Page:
Instead, they used off-the-shelf Arduino boards connected together inside PVC housings. Three alkaline AA batteries are compact and give them more than a year of run time. They wrote a journal paper to help other scientists use the same techniques for the Sensors journal published by the Multidisciplinary Digital Publishing Institute.
Continue reading “Underwater Logging for Science”
We’ve been tuned into coin cell designs lately given the coin cell challenge, so we were interested in [CNLohr]’s latest video about pushing the ESP8266 into the lowest-possible battery drain with coin cells. The result is a series of hacks, based on a reverse-engineered library and depends on a modified router, but that gets the power consumption down by more than a factor of ten!
Although the ESP8266 has a deep sleep mode that draws only 20 microamps or so, that isn’t as rosy as it seems. If you could go to sleep for a while, wake up for just a moment, send your data, and then go back to sleep, that might be one thing. But when you use conventional techniques, the device wakes up and has to do about ten seconds of work (at high power) to connect to a nearby access point. Then it can do what you want and go back to sleep. That ten-second hit is a killer on small batteries.
Since that’s all you can do with the standard libraries, the next step was to find [pvvx] who has reverse engineered a great deal of the libraries and provides a library with no WiFi capability. That’s a two-edged sword. The pro is you get a 30 ms startup from a deep sleep. The downside is — well — you don’t have WiFi.
Continue reading “How Low Can an ESP8266 Go?”
Our Coin Cell Challenge competition has turned up some amazing entries, things that we wouldn’t have thought possible from such meagre power sources. Take [Vishnu M Aiea]’s entry for instance, a device which he claims can light up as a birthday reminder every year for up to fifty years.
At its heart is a modified Arduino Nano clone that draws a measured 608 nA from a CR2450N. From the specification of the cell he has calculated the 50 year maximum figure, as well as a possible 29 years for a CR2032 and 64 years for a CR2477. He does however note that this does not take self-discharge into account, but you can probably afford a new battery in a decade or so.
The Arduino clone carefully selected for its “P” version low-power processor has had its serial bridge IC removed to achieve this power consumption, as well as a voltage regulator and some discrete components. Interestingly he notes that the ATMega168P is even more frugal than its 328 cousin, so he’s used the former chip. A selection of internal flags are set for minimal power consumption, and the internal oscillator is selected to use as low a clock speed as possible. There is an Intersil ISL1208 low power RTC chip mounted on a piece of stripboard to provide the timing, and of course an LED to provide the essential birthday alert.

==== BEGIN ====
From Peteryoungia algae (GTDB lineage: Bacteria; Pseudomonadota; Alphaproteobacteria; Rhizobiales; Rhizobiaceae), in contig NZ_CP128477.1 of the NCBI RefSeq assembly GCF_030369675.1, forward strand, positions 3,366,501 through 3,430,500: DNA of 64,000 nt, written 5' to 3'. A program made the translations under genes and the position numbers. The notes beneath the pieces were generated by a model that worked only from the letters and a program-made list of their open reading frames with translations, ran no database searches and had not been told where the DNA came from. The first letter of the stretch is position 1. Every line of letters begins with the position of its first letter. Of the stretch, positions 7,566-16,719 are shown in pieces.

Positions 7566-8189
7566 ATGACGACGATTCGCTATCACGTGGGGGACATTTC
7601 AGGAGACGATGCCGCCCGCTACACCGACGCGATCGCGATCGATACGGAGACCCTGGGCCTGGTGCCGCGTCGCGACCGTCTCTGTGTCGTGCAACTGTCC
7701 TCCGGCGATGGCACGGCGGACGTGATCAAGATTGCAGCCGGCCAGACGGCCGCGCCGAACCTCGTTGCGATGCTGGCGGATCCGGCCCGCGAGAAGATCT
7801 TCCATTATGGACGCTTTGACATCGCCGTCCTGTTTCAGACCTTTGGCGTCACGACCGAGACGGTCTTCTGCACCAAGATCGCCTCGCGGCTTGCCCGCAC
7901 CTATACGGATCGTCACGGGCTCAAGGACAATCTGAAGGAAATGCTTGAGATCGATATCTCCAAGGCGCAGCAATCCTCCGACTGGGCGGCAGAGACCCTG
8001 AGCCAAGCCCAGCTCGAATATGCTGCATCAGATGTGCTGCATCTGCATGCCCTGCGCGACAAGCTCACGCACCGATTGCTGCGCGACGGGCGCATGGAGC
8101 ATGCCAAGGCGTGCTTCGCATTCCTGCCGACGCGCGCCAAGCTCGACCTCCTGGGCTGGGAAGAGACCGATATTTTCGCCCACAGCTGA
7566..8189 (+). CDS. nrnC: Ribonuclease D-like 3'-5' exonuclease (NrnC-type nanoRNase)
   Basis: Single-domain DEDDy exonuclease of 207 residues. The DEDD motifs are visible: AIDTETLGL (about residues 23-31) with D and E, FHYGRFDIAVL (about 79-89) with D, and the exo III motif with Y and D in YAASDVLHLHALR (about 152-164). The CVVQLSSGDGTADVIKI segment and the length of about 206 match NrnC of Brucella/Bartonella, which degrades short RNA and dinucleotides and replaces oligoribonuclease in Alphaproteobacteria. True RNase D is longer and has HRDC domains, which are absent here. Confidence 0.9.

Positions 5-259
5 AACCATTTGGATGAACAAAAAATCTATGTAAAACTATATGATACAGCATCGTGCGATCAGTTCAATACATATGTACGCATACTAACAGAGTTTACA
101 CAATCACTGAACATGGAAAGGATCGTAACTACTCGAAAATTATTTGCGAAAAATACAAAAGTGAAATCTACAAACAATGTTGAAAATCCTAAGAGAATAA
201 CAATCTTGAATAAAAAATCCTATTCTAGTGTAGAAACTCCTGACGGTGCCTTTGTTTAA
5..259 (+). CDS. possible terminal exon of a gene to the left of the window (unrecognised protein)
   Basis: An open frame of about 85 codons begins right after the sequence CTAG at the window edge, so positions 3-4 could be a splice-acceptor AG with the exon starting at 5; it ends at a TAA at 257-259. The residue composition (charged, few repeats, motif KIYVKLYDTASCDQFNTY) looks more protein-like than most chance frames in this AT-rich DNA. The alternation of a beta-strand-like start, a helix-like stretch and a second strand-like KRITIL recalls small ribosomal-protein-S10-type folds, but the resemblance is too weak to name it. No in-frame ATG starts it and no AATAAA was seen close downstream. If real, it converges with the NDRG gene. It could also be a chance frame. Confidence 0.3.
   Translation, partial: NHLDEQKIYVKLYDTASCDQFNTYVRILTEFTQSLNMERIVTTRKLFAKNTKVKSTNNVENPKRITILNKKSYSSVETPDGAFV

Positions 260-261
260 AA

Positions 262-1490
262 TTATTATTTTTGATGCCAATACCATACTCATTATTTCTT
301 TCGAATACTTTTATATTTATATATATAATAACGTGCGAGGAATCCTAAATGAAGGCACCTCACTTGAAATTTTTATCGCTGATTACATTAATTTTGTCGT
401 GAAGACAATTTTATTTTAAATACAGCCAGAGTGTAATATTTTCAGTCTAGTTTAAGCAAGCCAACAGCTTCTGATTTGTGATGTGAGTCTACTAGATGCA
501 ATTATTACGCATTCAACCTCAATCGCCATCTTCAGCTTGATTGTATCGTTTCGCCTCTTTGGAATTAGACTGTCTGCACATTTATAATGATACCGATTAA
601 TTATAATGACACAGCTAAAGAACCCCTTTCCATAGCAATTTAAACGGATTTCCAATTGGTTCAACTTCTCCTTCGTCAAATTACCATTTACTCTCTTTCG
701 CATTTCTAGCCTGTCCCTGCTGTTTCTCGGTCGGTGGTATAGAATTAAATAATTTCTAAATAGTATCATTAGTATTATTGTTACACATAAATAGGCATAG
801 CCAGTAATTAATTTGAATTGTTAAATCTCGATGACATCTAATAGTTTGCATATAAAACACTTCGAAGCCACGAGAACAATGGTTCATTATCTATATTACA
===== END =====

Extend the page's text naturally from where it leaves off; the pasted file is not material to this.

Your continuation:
When the LED lights for the big day there’s always the hope you’ll receive another coin cell, this time powering an edge-lit musical birthday card.
It’s amazing what creative projects show up if you give one simple constraint. In this case, we asked what cool things can be done if powered by one coin cell battery and we had about one hundred answers come back. Today we’re happy to announce the winners of the Coin Cell Challenge.
Continue reading “Coin Cell Hacks That Won the Coin Cell Challenge”
Low power devices are always intriguing, as they open up possibilities for applications with the need to operate remotely, or for very long periods without attention. There are all manner of techniques for powering such devices, too, such as using solar panels, super capacitors, or other fancy devices. The Micro Power Snitch is one such device, which can report wirelessly on your AC-powered appliances.
The device is built around a tiny ARM microcontroller and an RFM69 radio module. The entire circuit is run by leeching power from an AC current transformer, wrapped around one of the power lines of an AC appliance. When an appliance draws over the minimum threshold current (500W on 230VAC, 250W on 115VAC), the device sends a packet out, which can be received and logged at the other end.
The best part of this project, however, is the writeup. The project is split into an 8-part series, breaking down the minutiae of the concepts at work to make this possible. It’s a great primer if you’re interested in designing low-power devices.
We’ve seen some of [jcw]’s power research before – such as this guide to the effects of code on power consumption.
[Thanks to Ronald for the tip!]